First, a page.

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Sandhill Cranes Fall Migration

Jasper-Pulaski FWA

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Sandhill Cranes Audio

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View one of Indiana's greatest wildlife spectacles at Jasper-Pulaski Fish & Wildlife Area. Each fall, thousands of Sandhill Cranes visit the area's shallow marshes from mid-October through mid-December. Crane numbers peak in late November or early December.

Sandhill Crane counts

DNR staff at Jasper-Pulaski Fish & Wildlife Area make weekly crane counts during peak fall migration (October – December). The count is typically performed each Tuesday unless impeded by inclement weather. If unable to count on a Tuesday, the staff will try again on Thursday of that week. The counts generally end the last week of December.

The counts are performed by four to six property staff members before sunrise. They are stationed in parked vehicles in separate areas of the property. Each person counts small groups of cranes as they leave the roost for the day and fly overhead in their assigned directions, and jots down their counts on paper. Toward the end of each count, one of the property managers checks the waterfowl resting area where the cranes were roosting, lets the other staff know when most of the cranes are out for the day, and estimates the remaining number of cranes if any remain. When each staff member returns to the office with their pad of paper, the property manager tallies each set of numbers for the final weekly count.

This counting process works well because the cranes gather in wetlands near the center of the property each night. The staff members are separated by enough distance in each direction on the property to avoid duplication of counts.

2023 Oct. 4:
Oct. 10:
Oct. 17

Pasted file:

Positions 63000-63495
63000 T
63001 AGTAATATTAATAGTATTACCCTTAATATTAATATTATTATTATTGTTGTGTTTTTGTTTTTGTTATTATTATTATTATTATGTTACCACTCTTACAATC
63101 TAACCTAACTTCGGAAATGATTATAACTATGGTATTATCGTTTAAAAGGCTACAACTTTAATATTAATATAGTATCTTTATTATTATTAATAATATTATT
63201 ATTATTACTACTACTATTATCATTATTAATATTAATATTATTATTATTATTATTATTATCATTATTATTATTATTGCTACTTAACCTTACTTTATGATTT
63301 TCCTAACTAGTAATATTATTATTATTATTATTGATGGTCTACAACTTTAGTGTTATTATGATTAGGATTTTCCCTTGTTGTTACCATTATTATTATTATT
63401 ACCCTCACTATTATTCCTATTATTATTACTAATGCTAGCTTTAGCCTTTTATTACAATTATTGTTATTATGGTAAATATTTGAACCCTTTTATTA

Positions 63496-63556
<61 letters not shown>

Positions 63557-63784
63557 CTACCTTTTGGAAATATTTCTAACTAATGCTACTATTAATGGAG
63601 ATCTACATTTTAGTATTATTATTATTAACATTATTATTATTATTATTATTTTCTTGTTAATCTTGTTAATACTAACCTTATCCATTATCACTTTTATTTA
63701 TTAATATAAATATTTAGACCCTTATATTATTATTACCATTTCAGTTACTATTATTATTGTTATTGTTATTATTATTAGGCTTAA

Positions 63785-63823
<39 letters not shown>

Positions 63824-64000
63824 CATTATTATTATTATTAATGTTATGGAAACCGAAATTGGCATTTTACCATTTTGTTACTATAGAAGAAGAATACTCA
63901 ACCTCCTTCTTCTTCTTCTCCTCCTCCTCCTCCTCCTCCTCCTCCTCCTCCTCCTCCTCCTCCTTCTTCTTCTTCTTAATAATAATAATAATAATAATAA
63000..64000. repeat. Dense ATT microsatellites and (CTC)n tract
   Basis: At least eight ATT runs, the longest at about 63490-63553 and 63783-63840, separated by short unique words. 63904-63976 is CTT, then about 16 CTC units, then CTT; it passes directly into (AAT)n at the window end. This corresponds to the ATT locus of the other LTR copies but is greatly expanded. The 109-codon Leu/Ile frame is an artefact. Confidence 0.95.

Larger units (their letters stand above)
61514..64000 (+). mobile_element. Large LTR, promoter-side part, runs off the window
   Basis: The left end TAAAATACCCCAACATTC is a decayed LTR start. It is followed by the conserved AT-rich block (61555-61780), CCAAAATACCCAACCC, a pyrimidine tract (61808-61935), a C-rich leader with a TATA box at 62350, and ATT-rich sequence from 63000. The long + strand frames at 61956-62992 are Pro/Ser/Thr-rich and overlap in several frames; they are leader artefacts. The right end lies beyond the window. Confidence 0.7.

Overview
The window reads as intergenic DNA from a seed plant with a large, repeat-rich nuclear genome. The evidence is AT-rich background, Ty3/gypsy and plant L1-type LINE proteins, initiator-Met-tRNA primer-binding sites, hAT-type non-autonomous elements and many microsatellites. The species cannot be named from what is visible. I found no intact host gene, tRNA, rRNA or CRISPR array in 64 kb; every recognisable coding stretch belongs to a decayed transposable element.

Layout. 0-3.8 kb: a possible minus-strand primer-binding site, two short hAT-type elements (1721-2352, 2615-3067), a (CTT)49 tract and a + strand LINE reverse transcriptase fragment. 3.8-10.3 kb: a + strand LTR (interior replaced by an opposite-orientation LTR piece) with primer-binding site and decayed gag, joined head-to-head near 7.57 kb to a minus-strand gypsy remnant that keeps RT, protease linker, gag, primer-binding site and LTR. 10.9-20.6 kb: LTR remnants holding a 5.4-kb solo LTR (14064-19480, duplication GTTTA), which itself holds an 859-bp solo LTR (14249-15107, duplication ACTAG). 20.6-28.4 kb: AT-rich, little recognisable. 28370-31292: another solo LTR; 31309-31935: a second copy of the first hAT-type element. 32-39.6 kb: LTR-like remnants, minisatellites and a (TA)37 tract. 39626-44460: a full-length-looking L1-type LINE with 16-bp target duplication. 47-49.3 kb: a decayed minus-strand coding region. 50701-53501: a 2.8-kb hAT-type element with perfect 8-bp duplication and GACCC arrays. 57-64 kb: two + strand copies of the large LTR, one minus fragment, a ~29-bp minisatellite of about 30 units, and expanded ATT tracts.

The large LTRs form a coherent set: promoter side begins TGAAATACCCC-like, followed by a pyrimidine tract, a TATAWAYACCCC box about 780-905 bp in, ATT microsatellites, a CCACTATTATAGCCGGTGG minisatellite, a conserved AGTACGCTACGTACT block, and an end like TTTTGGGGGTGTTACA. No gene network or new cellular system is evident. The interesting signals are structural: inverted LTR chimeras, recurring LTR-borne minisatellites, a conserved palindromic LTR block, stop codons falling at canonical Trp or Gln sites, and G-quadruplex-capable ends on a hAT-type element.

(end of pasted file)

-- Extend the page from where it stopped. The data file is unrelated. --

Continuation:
Oct. 24:
Oct. 31:
Nov. 8: 
Nov. 14:
Nov. 21:
Nov. 28:
Dec. 7:
Dec. 12:
Dec. 19:
2022 Oct. 4:
Oct. 11:
Oct. 18:
Oct. 25:
Nov. 1:
Nov. 10:
Nov. 15:
Nov. 22 :
Nov. 29 :
Dec. 8 :
Dec. 13 :
Dec. 20 :

Best time to view

  • Sunrise: Gigantic flocks rise and fly from their roosting marshes to feed in surrounding private land (agricultural fields). On their way to feed some birds stop in the open grassland areas of the refuge.
  • Sunset: Beginning about one hour before sunset, flocks of cranes kite into the refuge near the observation area from all directions. They gab and socialize again before returning to roosting marshes at dusk.

While this is the cranes’ usual routine, it is important to remember they are wild animals and are not always predictable.

Best location to view

The crane spectacle is best seen from the observation platform at the Sandhill Crane Observation Area (view map). During the day, cranes can be spotted feeding and dancing in nearby harvested farm fields. Roosting marshes in the Waterfowl Resting Area are closed to the public so that migrating birds can rest without human disturbance.

Viewing tips

While cranes may gather close to the observation platform, they are usually several hundred yards away. A few stationary viewing scopes are available but bringing your own spotting scope or binoculars is recommended. If you are photographing cranes, your most powerful zoom lens will be handy, as trying to get too close to these birds will easily spook them.

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